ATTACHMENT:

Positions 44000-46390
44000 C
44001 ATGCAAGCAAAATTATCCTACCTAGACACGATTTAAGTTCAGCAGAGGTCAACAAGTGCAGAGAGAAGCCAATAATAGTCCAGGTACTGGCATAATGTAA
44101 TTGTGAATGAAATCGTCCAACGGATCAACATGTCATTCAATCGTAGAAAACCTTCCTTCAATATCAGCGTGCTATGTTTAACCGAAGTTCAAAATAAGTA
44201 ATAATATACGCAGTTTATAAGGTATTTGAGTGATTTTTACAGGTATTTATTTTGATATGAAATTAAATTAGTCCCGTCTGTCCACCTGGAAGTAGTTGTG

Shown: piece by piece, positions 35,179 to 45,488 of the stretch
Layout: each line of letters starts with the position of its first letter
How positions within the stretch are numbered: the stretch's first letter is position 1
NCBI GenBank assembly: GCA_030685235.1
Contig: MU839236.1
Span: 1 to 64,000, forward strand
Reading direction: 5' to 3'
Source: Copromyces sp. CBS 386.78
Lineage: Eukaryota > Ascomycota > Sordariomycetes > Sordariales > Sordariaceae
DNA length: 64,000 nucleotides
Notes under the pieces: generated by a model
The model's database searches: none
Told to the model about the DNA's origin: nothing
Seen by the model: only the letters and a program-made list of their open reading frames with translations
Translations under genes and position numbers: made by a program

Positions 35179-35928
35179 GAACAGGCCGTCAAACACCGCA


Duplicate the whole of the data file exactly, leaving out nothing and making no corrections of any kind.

Positions 44000-46390
44000 C
44001 ATGCAAGCAAAATTATCCTACCTAGACACGATTTAAGTTCAGCAGAGGTCAACAAGTGCAGAGAGAAGCCAATAATAGTCCAGGTACTGGCATAATGTAA
44101 TTGTGAATGAAATCGTCCAACGGATCAACATGTCATTCAATCGTAGAAAACCTTCCTTCAATATCAGCGTGCTATGTTTAACCGAAGTTCAAAATAAGTA
44201 ATAATATACGCAGTTTATAAGGTATTTGAGTGATTTTTACAGGTATTTATTTTGATATGAAATTAAATTAGTCCCGTCTGTCCACCTGGAAGTAGTTGTG

Shown: piece by piece, positions 35,179 to 45,488 of the stretch
Layout: each line of letters starts with the position of its first letter
How positions within the stretch are numbered: the stretch's first letter is position 1
NCBI GenBank assembly: GCA_030685235.1
Contig: MU839236.1
Span: 1 to 64,000, forward strand
Reading direction: 5' to 3'
Source: Copromyces sp. CBS 386.78
Lineage: Eukaryota > Ascomycota > Sordariomycetes > Sordariales > Sordariaceae
DNA length: 64,000 nucleotides
Notes under the pieces: generated by a model
The model's database searches: none
Told to the model about the DNA's origin: nothing
Seen by the model: only the letters and a program-made list of their open reading frames with translations
Translations under genes and position numbers: made by a program

Positions 35179-35928
35179 GAACAGGCCGTCAAACACCGCA